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Power Management Designline


Implementation of the primary-side regulation in flyback converters (Part 1 of 2)
By Sean Chen, Eric Lan, and Lawrence Lin, Fairchild Semiconductor Corp., 05.23.11 1
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Abstract

The consumer electronics market, and the LED drive market in particular, have been developing rapidly in recent
years. These markets are demanding devices with lower power consumption in shrinking form factors. Today, many of
those applications use flyback topology and secondary feedback control to adjust output regulation.

This method can’t reduce the number of components inside a device or reduce its size. Plus, it’s difficult to reduce
costs. Addressing these challenges, this article will provide a new control method that can achieve power consumption
savings, higher efficiency and low cost power supply: Primary Side Regulation (PSR)

Introduction

Most power supplies currently deployed in consumer electronics and LED drivers are based on the flyback converter
architecture, which implements the traditional secondary feedback using phototransistors and error amplifiers in the
secondary side circuit to achieve constant voltage and constant current (Figure 1). In this architecture, the main task
of the secondary side circuit is to transfer the secondary side pulse signal to the primary side for the feedback loop to
modulate the pulse duty-cycle. This stabilizes the output current and voltage applied on the load when the output load
has undergone some change.

Figure 1: Flyback converter implementing traditional secondary-feedback control

Thus, this control method has penalties in terms of the number of components in the secondary side circuit, the
increased PCB space occupation, and higher cost, as well as the power loss and increased standby power
consumption caused by the required feedback signal test in the circuit. This article outlines the advantages of the
Primary Side Regulation (PSR) circuit. The circuit regulates the output current and voltage applied on the load through
the control within the primary side, relieving the burden on the secondary side feedback, Figure 2.

Specifically, the PSR circuit directly uses the voltage signal that it receives from an auxiliary winding on the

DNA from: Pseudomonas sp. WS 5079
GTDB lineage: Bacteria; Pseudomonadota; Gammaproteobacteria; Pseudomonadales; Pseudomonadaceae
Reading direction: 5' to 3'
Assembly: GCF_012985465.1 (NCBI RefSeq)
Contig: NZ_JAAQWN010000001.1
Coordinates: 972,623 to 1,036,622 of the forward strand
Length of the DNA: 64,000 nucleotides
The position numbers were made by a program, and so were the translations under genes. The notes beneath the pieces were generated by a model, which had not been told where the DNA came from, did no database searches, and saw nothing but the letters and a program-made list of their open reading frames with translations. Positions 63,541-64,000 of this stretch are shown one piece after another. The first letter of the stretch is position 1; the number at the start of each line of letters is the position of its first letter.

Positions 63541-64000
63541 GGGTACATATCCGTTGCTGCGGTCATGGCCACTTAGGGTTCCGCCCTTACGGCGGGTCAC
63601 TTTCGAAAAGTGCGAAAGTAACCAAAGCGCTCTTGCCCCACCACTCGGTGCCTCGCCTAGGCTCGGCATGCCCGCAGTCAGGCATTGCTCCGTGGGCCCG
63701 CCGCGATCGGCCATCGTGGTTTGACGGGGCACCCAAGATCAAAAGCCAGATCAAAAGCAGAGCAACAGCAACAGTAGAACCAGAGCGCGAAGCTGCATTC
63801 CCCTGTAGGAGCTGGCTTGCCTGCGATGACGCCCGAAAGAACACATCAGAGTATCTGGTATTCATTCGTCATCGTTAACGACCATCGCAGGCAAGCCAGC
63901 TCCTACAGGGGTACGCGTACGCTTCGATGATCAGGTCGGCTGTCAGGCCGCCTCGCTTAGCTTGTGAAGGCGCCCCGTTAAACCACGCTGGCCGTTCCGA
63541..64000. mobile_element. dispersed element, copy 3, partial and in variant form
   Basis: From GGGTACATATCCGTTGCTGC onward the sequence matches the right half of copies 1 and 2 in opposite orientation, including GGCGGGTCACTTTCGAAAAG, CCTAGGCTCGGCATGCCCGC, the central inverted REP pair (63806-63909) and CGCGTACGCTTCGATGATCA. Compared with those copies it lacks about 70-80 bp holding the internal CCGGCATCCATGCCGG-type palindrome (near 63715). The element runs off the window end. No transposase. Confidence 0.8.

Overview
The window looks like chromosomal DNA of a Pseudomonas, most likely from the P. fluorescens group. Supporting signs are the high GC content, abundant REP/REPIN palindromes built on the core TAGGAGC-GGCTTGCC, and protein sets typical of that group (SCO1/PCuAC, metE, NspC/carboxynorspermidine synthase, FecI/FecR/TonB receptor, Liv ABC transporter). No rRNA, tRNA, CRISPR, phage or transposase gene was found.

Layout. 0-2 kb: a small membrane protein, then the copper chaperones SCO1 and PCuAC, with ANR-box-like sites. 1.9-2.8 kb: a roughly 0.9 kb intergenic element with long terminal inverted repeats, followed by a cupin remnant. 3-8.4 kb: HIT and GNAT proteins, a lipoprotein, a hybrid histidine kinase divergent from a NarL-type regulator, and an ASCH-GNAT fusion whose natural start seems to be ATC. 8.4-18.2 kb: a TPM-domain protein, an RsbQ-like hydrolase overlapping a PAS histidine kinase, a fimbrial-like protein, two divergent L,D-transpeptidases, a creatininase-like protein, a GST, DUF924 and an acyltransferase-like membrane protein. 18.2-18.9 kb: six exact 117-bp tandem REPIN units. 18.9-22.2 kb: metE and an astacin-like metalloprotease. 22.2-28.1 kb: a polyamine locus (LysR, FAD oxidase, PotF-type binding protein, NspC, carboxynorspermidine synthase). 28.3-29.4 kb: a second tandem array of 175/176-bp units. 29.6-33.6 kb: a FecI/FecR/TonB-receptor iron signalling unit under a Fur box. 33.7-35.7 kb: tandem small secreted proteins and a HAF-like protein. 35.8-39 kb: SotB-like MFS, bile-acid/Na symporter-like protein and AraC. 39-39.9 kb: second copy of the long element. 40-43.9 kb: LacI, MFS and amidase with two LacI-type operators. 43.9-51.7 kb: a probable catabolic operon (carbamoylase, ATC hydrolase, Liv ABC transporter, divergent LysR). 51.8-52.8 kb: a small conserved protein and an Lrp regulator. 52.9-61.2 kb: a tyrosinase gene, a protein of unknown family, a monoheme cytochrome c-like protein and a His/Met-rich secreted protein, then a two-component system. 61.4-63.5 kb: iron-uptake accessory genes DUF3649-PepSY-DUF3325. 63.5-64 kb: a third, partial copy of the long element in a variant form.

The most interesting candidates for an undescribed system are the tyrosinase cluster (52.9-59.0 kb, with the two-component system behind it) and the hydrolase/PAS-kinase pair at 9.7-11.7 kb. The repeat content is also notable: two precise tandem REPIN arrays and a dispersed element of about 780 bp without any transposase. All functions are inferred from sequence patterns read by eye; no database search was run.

transformer primary side to modulate the pulse duty-cycle, so as to stabilize the output current and voltage applied on
the load.
Figure 2: Flyback converter implementing PSR control

Fundamentals

Traditional PSR controls the feedback signal by detecting the voltage (V DDZ) of an auxiliary power supply (Figure 3). In
this implementation, the constant voltage is achieved by comparing the detected feedback voltage (V DDZ) with the
operating voltage (VDD) on the controller that is proportional to the output voltage. As for the constant current, since it
is in a non-continuous current mode flyback converter, the output power is proportional to the square of the primary
side peak current.

It can be achieved by adding a compensation signal in the controller (Figure 4) and using the controller input voltage
to regulate the compensation signal. However, the performance of this control method depends heavily on the quality
of the coupling between the auxiliary winding and the secondary winding as well as the circuit design.

Figure 3: VDD feedback control circuit


Figure 4: Relation between VDD signal and compensation signal

As shown in Figure 2, the PSR control circuit outlined in this article uses the voltage signal that it receives from the
auxiliary winding on the transformer primary side to regulate the control pulse as shown in Figure 5):

Figure 5: Time sequence of primary-side signal waves

1. Once [ton] the MOSFET in the PSR controller is turned on, an input voltage [VIN] is established on the transformer
and the primary side current [iP] rises from 0 to ipk. Since the energy from the input side is stored in the transformer